Leota is Pacific’s voice at Manila

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S.P.R.E.P Director, Leota Kosi Latu, at the Twelfth Conference of the Parties to the Convention on the conservation of Migratory Species of Wild Animals (C.M.S C.O.P12) in Manila.

S.P.R.E.P Director, Leota Kosi Latu, at the Twelfth Conference of the Parties to the Convention on the conservation of Migratory Species of Wild Animals (C.M.S C.O.P12) in Manila.

The Pacific islands voice was heard among those of ministers, ambassadors and heads of international organisations from across the world during a High Level Panel at the Twelfth Conference of the Parties of the Convention on the Conservation of Migratory Species of Wild Animals (C.M.S C.O.P12).

Representing the Pacific island region, Leota Kosi Latu, the Director General of the Secretariat of the Pacific Regional Environment Programme (S.P.R.E.P) took part in the panel that discussed how implementing the C.M.S can contribute to achieving the Sustainable Development Goals.

Facilitated by Rico Hizon, the presenter of the Asia Business Report, BBC, a range of questions were posed to the high level panel, prompting the discussion that linked the C.M.S with the S.D.G’s. One question asked how to enhance the opportunities for sustainable wildlife-tourism?

“For our Pacific region, sharks are more valuable to our communities alive, than dead. Whales are more valuable to our Pacific communities alive, than dead. Eco-tourism enhances the value of these migratory species, species which already is of cultural and spiritual value for many Pacific island communities,” said Leota.

“Now the opportunities and benefits for sustaining livelihoods are very clear for our communities, it’s them we must remember when it comes to conservation as they are the custodians of our resources and biodiversity.”

The lifetime value of a live reef shark to the tourism industry in Palau has been estimated at US$1.9 Million, this is in comparison the value of a reef shark carcass at about US$108. Whale watching has also become a multi-million dollar industry in the Pacific islands.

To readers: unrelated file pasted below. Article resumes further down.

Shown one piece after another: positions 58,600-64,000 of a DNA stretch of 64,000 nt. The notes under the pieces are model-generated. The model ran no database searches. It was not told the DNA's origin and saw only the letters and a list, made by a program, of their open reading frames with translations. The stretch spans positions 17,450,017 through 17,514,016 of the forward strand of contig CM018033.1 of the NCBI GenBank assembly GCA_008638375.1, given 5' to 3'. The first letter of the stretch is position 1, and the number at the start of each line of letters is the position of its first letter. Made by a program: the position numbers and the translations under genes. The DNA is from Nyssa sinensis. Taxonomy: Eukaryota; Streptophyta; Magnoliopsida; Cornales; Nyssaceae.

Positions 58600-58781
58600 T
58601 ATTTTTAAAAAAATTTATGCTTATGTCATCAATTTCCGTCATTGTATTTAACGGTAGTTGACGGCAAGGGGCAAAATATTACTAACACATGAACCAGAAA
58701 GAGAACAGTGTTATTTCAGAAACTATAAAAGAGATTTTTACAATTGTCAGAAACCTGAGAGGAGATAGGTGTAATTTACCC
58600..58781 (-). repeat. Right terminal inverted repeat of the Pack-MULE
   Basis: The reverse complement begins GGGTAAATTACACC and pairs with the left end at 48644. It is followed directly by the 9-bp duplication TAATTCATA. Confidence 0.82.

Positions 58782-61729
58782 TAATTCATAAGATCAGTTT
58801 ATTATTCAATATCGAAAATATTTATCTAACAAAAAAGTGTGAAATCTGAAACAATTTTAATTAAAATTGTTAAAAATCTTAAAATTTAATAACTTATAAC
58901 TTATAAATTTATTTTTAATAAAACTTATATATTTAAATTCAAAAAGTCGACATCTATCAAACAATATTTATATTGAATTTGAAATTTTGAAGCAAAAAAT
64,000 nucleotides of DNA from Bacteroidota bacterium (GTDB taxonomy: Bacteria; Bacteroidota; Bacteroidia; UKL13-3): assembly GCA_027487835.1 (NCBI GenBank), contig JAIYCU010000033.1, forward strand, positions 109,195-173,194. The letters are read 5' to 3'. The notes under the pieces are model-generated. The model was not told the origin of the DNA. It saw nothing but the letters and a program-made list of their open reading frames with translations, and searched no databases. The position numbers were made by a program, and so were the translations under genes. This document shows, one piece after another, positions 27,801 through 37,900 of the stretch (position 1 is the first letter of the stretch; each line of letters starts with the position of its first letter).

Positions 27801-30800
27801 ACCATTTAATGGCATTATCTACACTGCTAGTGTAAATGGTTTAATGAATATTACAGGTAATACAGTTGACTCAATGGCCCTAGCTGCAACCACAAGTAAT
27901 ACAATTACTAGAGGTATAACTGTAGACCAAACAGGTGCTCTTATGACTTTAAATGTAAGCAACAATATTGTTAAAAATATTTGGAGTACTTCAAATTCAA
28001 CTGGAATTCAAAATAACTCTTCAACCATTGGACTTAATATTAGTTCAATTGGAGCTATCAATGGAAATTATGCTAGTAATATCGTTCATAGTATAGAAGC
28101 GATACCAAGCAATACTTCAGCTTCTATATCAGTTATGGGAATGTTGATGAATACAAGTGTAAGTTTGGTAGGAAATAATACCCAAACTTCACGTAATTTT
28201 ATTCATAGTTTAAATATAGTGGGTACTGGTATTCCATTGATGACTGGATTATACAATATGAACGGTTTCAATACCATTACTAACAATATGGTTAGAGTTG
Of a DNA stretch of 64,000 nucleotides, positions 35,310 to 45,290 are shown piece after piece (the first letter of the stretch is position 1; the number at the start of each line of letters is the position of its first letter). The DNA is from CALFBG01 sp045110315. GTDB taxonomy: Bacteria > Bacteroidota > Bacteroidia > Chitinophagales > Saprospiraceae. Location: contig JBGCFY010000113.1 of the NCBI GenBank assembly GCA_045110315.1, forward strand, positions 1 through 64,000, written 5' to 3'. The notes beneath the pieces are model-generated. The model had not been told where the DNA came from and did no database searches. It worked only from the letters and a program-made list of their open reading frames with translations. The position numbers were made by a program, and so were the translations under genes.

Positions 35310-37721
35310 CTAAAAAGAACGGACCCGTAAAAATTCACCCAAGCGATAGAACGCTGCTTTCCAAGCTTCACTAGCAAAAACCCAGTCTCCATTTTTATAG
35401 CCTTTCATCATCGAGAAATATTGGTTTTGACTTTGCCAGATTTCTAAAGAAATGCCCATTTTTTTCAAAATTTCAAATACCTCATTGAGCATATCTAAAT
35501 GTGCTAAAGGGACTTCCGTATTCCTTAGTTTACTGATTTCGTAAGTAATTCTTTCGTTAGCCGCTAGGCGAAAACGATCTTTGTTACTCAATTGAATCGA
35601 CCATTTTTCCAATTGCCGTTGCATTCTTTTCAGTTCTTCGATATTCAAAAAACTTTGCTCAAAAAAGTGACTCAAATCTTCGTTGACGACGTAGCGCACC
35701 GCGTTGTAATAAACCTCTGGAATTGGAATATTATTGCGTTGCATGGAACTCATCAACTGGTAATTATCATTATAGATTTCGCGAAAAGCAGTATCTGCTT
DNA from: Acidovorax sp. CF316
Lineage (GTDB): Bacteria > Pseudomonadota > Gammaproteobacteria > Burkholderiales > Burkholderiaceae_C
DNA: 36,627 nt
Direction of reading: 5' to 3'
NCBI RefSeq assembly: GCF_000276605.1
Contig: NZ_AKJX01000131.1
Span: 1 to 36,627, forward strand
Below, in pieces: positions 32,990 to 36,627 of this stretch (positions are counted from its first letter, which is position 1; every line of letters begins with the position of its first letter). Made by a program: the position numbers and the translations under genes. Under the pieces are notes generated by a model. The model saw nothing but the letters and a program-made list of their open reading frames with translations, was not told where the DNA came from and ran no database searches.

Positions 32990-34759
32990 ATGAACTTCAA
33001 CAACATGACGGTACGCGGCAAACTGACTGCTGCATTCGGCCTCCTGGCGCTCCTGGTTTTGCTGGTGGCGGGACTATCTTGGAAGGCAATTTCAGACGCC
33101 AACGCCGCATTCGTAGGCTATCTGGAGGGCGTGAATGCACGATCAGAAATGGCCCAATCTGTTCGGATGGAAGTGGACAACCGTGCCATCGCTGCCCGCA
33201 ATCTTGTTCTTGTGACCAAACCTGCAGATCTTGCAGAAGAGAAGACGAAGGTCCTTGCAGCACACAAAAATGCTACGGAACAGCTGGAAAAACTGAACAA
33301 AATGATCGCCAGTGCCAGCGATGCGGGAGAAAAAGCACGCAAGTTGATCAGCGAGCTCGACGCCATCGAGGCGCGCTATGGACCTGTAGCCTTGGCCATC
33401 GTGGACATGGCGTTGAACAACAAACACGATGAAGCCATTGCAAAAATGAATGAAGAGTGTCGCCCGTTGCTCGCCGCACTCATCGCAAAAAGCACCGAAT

The High Level Panel were also asked if there is a deficit in the thinking between conservation of species and sustainable development, and, if so, how can we address it? 

“In my view the deficit is not the lack of understanding of the link between conservation and sustainable development – but rather it is more the lack of effective implementation. Let’s start at our end game. What is the success we want to define when it comes to conservation of biodiversity? Once we know that we can work backwards to achieving it,” said Leota.

“We do know part of achieving this will require policies and legislation, but also a coherence between the global, regional and national levels. There are a number of international frameworks and commitments in place, such as the SGD’s, Aichi targets and the SAMOA Pathway, but we need to see how we are translating that at the national level.”

The High Level Panel of over 20 distinguished guests included Parliamentary State Secretary Schwarzelühr-Sutter from the German Federal Ministry of Environment, Nature Conservation, Building and Nuclear Safety Rita Schwarzelühr-Sutter, the Secretary-General of the Convention on International Trade in Endangered Species of Wild Fauna and Flora John Scanlon and Dr Bradnee Chambers Executive Secretary of the CMS Secretariat.

Taking place on Sunday 23 October, 2017 before the opening of the CMS COP12, the High Level Panel saw encouragement for more countries to sign on to the CMS and helped set the scene of the week’s discussions to come.

The CMS COP12 is held from 23 to 28 October, 2017 in Manila, Philippines. The Pacific islands is part of the Oceania Region which consists of Australia, Cook Islands, Fiji, New Zealand, Palau, Philippines and Samoa.

© Samoa Observer 2016

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